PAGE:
With the advent of migration, societies come together. This merging of societies is inevitable. Because it is a response to the advancement of transportation and globalization. In the workplace, it is to be expected that people are of a different cultural background, race, gender etc.
It’s easy to think that diversity is only for idealists with a moral compass. But no matter your race, gender or cultural background, diversity affects businesses. The conduct of studies prove that workplace diversity has long-term positive effects. Harvard Business Review found out that workplace diversity results in faster problem-solving.
Julie Kratz is a firm believer in diversity, focusing on gender equality in the workplace. She is the founder of Next Pivot Point which hones leaders to be inclusive.
To incite true, transformational change, start with those who lead people. The role of leaders becomes even more important when it comes to diversity. They are tasked to bring people together which is the essence of being an inclusive leader.
But being inclusive becomes quite a challenge when you’re dealing with people who are completely different from you. So in order to be an inclusive leader in the face of diversity, here are some tips.
Tip #1: Lead like an Ally
To be an ally is to side with the people that you lead. And in order to be an ally, you first must be self-aware. As a leader, you should assess who you are and how you look to those you lead. This means that you must figure out what your strengths and weaknesses are. What kind of ally do you want to be for others? How’s your emotional intelligence?
Another thing that’s important to know as a leader, is bias. Bias is inherent in everyone. You must know what your biases are and learn how to manage them. Only by knowing and managing your biases do you have the chance of recognizing the bias of others.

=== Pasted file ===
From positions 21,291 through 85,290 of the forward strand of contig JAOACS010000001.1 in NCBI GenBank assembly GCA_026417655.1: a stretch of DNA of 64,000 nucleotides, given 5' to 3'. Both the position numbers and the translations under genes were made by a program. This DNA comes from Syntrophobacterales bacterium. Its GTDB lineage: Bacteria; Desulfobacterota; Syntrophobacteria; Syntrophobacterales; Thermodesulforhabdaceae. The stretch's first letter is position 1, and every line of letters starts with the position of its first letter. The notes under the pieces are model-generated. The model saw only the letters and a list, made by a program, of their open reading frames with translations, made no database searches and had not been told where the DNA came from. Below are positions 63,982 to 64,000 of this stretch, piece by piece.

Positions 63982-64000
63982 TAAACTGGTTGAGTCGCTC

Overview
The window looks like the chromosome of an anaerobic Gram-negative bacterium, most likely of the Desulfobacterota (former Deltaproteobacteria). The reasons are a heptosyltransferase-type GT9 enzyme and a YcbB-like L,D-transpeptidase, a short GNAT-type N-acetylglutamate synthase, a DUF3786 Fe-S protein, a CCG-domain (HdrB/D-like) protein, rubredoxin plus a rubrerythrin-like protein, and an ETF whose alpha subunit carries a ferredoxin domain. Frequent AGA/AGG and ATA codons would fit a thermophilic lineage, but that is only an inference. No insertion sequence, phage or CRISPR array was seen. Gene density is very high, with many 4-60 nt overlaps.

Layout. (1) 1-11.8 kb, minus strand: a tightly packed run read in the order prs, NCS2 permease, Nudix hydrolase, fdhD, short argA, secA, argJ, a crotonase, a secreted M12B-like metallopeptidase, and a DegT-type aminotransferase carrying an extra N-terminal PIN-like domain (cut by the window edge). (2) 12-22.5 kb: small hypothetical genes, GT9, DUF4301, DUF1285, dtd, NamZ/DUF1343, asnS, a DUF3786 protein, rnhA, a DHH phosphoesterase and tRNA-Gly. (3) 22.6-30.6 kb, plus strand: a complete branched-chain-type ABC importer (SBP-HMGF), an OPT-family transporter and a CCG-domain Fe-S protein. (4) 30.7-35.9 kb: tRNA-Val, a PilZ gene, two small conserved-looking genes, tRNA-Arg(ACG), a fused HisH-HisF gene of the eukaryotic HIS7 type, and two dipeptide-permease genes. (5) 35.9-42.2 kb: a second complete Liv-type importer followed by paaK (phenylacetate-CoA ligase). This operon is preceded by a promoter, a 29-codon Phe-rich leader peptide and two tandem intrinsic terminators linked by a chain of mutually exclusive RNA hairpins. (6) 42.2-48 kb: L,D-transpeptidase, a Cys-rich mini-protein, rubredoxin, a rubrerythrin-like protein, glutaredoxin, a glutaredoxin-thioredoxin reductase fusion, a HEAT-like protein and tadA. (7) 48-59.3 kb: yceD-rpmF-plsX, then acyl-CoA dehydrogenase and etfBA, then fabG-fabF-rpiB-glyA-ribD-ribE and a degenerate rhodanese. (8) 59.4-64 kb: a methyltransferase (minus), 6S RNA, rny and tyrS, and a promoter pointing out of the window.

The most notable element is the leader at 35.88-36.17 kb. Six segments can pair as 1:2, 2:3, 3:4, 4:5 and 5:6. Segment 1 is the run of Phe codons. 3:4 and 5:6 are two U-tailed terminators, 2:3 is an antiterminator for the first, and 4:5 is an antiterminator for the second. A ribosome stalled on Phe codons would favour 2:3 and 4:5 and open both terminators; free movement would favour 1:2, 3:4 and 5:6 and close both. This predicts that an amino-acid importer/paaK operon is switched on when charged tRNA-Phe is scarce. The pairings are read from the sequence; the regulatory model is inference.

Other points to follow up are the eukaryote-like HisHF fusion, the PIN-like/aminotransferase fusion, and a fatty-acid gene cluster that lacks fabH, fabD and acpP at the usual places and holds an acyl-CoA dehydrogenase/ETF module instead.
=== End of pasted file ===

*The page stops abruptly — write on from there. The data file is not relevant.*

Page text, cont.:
Tip #2: Make it Personal
It’s hard to care about others if they don’t concern you. This fact isn’t blatant disregard of others but a reality of human nature. If we stripped away all the sophistication of the lifestyle of today, we’re left to be what we are. Animals who are protective and territorial of the things that we consider to be our own. So talk to your people. Get familiar with their concerns, their passions, their little idiosyncrasies. What if you learned that the female colleague sitting across is being paid less doing the exact same job that you do? What if you learn that even if that female colleague had a higher position than you, she would remain to be paid less?
Leaders should know their people’s stories. Once you start doing this, it would be impossible to turn a blind eye to what their situation is.
Tip #3: Be Aware and Get People Aware
Taking the effort to know the stories of those who are underrepresented is synonymous to awareness. But now that you get the situation, you need to share that.
Part of the entire process of being an inclusive leader is to develop everyday, inclusive leadership behaviors. Now this is where you take what you know, what you’re aware and do something about it. Non-inclusive behavior is subtle, oftentimes disregarded. A good place so start being an inclusive leader is to recognize these little instances of discrimination. But it shouldn’t stop there. An inclusive leader will speak up and do something about it.
Being an inclusive leader is a journey, not a destination. There is no one, straight path that you will follow. The process is as dynamic as the people that you seek to serve. So when things start to get blurry, stop and remember the question above.